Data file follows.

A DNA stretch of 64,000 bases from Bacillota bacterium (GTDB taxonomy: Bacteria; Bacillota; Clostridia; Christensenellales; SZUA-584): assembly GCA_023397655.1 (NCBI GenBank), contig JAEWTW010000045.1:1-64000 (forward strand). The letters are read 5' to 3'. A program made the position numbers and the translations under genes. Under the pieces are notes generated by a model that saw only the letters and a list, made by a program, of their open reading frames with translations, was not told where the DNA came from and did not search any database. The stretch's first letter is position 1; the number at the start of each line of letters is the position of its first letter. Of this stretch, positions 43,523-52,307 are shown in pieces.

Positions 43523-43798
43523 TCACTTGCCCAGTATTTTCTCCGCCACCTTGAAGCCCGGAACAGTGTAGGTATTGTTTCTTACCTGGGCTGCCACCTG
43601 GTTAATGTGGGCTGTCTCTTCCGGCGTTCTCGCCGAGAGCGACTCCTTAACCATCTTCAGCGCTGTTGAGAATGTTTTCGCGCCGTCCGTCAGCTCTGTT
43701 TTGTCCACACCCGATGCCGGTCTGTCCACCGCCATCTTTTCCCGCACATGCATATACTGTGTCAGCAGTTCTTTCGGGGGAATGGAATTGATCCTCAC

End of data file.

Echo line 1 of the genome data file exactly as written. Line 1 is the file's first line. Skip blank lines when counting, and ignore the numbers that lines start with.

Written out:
A DNA stretch of 64,000 bases from Bacillota bacterium (GTDB taxonomy: Bacteria; Bacillota; Clostridia; Christensenellales; SZUA-584): assembly GCA_023397655.1 (NCBI GenBank), contig JAEWTW010000045.1:1-64000 (forward strand). The letters are read 5' to 3'. A program made the position numbers and the translations under genes. Under the pieces are notes generated by a model that saw only the letters and a list, made by a program, of their open reading frames with translations, was not told where the DNA came from and did not search any database. The stretch's first letter is position 1; the number at the start of each line of letters is the position of its first letter. Of this stretch, positions 43,523-52,307 are shown in pieces.